Before realizing…

“WAIT! THAT’S ME!!”

I answered it. Some guy had gone out kayaking and snorkeling with some friends and found Darren’s phone just a few hours earlier. It was still dry and still had battery power. They were still on the island, so we found them in short order and got the phone back.

People. Darren’s phone spent the night on the ocean floor in this pouch, and it came back FINE! Whoa.

I can’t think of a better endorsement for these waterproof pouches. These crazy things work! So, unless you need more convincing than that, you can purchase yours here.

Camping Hacks: When Your Tent Poles Break

Coleman kenai tent

Our tent in happier times, when the poles were fully intact.

By Heather

Darren and I have recently experienced personally the two ways in which tent poles can break: the shaft can split and the shock cord inside can snap.

We learned about that latter failure this weekend. After we unloaded the car, we started the work of putting up our tent. I held up the bag of poles, dumped them on the ground and was surprised to see a couple of loose poles not attached to anything.

What the hell happened? It’s a mystery for the ages. When we packed up after using them last time, they were intact.

If you lie awake at night worrying that this will happen to you, I have solutions!

Problem 1: Splitting Tent Poles

Do not fret. The solution to this is a cinch: duct tape. Wrap it around, ensuring that you not only cover the split, but the area above and below the split.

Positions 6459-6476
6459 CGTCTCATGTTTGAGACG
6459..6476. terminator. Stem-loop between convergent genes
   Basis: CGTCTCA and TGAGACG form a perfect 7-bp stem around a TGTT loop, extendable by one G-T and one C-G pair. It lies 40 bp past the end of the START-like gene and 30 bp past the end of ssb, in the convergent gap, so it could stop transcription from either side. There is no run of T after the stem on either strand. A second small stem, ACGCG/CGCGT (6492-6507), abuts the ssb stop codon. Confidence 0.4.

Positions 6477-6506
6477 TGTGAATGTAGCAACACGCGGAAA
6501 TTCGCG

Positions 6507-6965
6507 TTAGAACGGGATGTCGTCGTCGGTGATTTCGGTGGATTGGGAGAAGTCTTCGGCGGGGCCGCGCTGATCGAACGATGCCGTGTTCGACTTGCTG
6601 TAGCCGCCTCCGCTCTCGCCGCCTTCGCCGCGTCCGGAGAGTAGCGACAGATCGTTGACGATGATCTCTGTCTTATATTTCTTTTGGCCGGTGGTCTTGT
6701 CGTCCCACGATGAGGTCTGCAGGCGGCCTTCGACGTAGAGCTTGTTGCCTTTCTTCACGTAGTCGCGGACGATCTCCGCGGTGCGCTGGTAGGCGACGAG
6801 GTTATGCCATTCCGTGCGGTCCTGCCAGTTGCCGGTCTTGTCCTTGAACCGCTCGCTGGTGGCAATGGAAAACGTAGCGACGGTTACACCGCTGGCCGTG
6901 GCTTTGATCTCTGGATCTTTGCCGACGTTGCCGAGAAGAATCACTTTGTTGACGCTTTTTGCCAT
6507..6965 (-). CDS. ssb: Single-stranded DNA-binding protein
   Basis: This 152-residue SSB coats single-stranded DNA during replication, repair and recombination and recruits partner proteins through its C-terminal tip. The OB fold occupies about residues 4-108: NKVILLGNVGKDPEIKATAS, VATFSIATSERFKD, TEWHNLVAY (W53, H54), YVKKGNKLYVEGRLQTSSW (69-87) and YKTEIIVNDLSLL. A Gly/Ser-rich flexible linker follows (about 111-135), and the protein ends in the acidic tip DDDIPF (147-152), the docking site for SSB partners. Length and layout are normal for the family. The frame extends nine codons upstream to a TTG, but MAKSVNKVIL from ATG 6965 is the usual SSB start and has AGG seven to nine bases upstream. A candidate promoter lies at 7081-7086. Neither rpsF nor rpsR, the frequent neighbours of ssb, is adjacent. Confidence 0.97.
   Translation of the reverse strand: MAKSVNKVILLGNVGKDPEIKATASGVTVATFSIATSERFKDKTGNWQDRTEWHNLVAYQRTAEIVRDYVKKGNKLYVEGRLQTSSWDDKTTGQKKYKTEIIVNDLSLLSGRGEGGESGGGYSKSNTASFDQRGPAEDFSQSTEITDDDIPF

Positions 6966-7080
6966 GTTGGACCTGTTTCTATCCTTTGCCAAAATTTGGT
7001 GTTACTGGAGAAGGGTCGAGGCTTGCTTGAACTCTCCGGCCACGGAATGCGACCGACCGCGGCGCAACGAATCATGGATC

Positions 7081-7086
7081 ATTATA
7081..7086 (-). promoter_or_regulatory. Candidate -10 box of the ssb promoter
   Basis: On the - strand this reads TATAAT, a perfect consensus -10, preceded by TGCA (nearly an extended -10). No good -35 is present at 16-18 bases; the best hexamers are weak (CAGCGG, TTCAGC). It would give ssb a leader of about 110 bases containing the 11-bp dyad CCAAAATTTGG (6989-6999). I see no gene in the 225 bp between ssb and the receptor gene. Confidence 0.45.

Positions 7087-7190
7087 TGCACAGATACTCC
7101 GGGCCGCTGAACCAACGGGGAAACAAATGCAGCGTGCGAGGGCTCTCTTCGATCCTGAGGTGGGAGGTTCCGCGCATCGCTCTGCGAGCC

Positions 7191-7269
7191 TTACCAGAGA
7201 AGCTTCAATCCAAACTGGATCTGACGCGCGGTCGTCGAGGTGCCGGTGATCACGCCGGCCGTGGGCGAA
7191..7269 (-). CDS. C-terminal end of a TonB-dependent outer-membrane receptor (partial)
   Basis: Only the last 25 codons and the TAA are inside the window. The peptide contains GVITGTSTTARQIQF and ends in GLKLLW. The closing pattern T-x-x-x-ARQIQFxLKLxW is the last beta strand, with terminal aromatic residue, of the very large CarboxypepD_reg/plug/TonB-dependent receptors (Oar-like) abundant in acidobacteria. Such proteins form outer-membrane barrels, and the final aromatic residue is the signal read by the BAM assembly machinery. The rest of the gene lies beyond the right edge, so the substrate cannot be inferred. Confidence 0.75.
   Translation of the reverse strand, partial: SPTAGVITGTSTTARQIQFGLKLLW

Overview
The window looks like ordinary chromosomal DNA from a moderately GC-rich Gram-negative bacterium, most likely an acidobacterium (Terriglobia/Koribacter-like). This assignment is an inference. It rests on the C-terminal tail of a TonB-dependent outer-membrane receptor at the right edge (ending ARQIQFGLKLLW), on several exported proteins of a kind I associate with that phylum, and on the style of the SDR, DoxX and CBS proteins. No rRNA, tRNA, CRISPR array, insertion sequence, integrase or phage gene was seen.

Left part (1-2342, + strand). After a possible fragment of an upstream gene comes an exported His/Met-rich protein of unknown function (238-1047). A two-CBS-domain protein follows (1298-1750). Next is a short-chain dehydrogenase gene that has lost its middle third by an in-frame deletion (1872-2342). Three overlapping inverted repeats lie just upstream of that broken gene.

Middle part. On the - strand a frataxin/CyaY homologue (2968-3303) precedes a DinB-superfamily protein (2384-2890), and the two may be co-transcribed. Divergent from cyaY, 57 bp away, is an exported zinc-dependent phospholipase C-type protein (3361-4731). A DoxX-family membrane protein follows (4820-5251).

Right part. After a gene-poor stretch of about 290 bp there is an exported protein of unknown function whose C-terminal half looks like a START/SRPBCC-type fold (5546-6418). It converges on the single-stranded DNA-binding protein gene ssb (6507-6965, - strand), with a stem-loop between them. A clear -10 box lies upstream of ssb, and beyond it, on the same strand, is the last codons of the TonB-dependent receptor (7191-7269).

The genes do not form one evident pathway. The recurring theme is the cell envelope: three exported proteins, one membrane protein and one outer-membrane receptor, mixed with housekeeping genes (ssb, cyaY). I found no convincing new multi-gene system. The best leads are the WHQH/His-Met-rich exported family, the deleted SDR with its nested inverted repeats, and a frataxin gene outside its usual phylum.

Problem 2: Broken Elastic

The solution to broken shock cord was surprisingly simple: plastic clothesline. And I really lucked out in finding it, because we just happened to be camping near a very well-stocked store. In most other places I can think of, we would have been SOL.

Clothesline works so well because it’s slightly stretchy and slightly stiff, has clean ends so you can easily thread the tent poles and it has plenty of length so you can chop off what you don’t need.

When you’re stringing together your poles, leave the clothesline a little bit slack so you can fold the poles back up when you’re finished using them.

Lesson learned

Duct tape is an essential we always keep in our supply bin, but clothesline is a new one. Now we will never leave home without it! It seems like it could come in handy for a number of things.

Keep a 50- or 100-foot package of clothesline in your bin and you’ll be totally prepared if and when your tent poles crap out!

Camping Weekend: Table Mountain

By Heather

It’s been a few weeks since we’ve had a getaway. Booooo.  We hit our favorite spot once again: Table Mountain and Steve nabbed our favorite site!

There were SNAFUs, but we made the best of them: broken tent pole, busted can opener, a hole in the tent wall, a forecast for temps in the 90s that was wildly off and…rain!

This weekend also turned out to be the farewell performance for our first tent, which finally crapped out after serving us well for more than three years. Steve gifted us his old tent, which he will be replacing with something smaller and lighter for a road trip this month. It’s a pretty sweet tent, and we can’t wait to tell you all about it!

nabby doggy door tent

Nabby kept an eye on things while we slept.

pimm's cup

A number of Pimm’s Cups were consumed.

pimms cup ingredients

Here’s what I use to make Pimm’s Cups. No cucumber. Bitters isn’t traditional, but it sure rounds out that orange flavor.

reading by the fire

Darren and Steve read by the fire.

reading in the tent

I spent time bundled up in the tent reading about North Korea.

table mountain sunset

We watched a lovely sunset.

corn on the cob

We made grilled corn on the cob.

rain

And California had a freak rainstorm. Where did THAT come from?!